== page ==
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(Bhutan's Tourism Policy: new section)
m (Reverted edits by Tashinyenda (Talk) to last version by Peterfitzgerald)
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::Oh, I haven't followed who was sweeping what. I just noticed discussions in the cellar started in March, which presumably shouldn't have been swept under the the "last comment" rule that I apparently never noticed (or don't remember authoring...).  --[[User:Peterfitzgerald|Peter]] <small><sup>[[User_talk:Peterfitzgerald|Talk]]</sup></small> 18:07, 6 July 2012 (EDT)
 
::Oh, I haven't followed who was sweeping what. I just noticed discussions in the cellar started in March, which presumably shouldn't have been swept under the the "last comment" rule that I apparently never noticed (or don't remember authoring...).  --[[User:Peterfitzgerald|Peter]] <small><sup>[[User_talk:Peterfitzgerald|Talk]]</sup></small> 18:07, 6 July 2012 (EDT)
 
== Bhutan's Tourism Policy ==
 
 
Bhutan is one of the world’s best examples of sustainable Eco-tourism.Bhutan protects its heritage and environment because it is inspired by the Buddhist view of the inter-dependence between man and nature. This idea is expressed in our country’s unique development philosophy – High Value. . . Low Impact/volume . We ask every visitor to be sensitive to our social, cultural and environmental system. The Government and the Bhutanese people are determined to safeguard their heritage against the onslaught of globalization and modernization.
 
As mystical as its name may sound, the Land of Thunder Dragon is not a museum; it is an existing culture and possibly one of the last living examples of a rich Himalayan society. While tourism may be important as a revenue earner to support the country’s free health and education services, Bhutan sees no gain in succumbing to over-commercialism, even in the field of tourism.  It recognizes that a small country emerging from centuries of isolation must do so in its own time and pace. A modern economy is gently being introduced to the dominantly rural subsistence livelihood of majority of its people. Hence, the policy of High Value . . . Low Impact tourism.  This philosophy enables Bhutan to share its culture with the world and to learn from visitors who seek a destination that is an anachronism in today’s global, fast-paced world.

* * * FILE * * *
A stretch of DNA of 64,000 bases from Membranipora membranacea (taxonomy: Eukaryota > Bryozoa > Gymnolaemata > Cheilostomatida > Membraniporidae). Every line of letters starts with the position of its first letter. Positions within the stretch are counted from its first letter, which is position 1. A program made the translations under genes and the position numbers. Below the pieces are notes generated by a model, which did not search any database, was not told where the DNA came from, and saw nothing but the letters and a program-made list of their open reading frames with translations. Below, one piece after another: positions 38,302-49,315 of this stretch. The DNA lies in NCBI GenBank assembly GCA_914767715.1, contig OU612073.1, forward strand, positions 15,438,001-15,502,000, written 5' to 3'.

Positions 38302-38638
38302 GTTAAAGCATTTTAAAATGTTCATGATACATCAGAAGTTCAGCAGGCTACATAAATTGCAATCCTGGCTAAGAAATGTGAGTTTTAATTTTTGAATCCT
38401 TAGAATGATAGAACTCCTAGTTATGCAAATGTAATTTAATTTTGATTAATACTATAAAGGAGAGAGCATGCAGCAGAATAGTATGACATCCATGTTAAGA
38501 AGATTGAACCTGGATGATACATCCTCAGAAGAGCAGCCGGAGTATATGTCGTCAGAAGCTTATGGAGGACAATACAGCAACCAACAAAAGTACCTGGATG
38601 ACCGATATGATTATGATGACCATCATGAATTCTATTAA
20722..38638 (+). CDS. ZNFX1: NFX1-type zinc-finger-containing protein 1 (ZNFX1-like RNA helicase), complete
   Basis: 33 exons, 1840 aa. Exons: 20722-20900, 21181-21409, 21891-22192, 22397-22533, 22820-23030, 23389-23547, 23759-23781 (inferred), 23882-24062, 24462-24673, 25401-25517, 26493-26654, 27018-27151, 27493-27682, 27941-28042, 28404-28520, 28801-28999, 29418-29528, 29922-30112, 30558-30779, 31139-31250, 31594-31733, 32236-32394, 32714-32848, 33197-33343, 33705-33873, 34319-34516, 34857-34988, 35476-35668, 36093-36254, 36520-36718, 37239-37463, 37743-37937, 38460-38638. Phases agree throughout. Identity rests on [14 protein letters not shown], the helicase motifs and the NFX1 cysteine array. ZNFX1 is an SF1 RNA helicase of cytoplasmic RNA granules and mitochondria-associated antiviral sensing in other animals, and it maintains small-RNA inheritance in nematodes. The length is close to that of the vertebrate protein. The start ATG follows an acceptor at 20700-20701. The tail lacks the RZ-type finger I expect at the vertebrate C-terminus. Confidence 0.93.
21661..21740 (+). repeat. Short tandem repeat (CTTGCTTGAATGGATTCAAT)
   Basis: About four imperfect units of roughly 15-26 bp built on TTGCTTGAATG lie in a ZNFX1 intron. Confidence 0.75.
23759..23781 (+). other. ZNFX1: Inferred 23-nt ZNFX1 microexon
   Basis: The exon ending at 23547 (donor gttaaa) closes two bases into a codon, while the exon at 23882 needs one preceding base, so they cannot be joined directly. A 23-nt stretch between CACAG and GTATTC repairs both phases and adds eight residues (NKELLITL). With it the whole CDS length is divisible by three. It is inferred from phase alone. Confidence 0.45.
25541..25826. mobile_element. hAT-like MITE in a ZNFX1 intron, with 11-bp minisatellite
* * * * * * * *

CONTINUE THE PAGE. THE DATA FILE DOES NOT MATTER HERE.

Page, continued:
Bhutan opened its borders to tourism in 1974.  From the beginning, the Government adopted a cautious policy to avoid the negative impacts that mass tourism could have on a small country. (Visitors pay a minimum tariff of US $ 250.00 per night, which includes payments for all accommodations, meals, guide services, government taxes, transportation within Bhutan, and entry fees for monuments and museums).This policy supports a limited amount of tourism while mitigating negative effects.  For, example, mountaineering is closed to visitors even when the world’s climbers are eagerly awaiting an opportunity to conquer any of the 20 virgin Himalayan peaks within Bhutan. And, about 70 percent of the land is under forest cover. Bhutan aims to preserve its majesty. This is Eco-tourism!
 
For Bhutan’s small economy, tourism is one of the largest generators of foreign exchange. Even so, The Tourism Council of Bhutan is clear that High Value. . . Low Impact is the right policy. As the world begins to discover the Land of Thunder Dragon, many go away with a sense of having been in a special place - far from the insanity of modern living. Here is a land where life may not be materially luxurious but yet provides much that is good for a society not caught in the global rat race. As Bhutan steps into the 21st century, it is committed to keeping alive its heritage, its spirit and its culture in a world that is rapidly becoming homogenous.
 

Revision as of 04:02, 11 August 2012

This page is for discussing processes of the pub only.

Do not edit this page other than to discuss the policies governing and workings of the pub itself.


Contents

Archiving this page en masse

Swept in from the pub: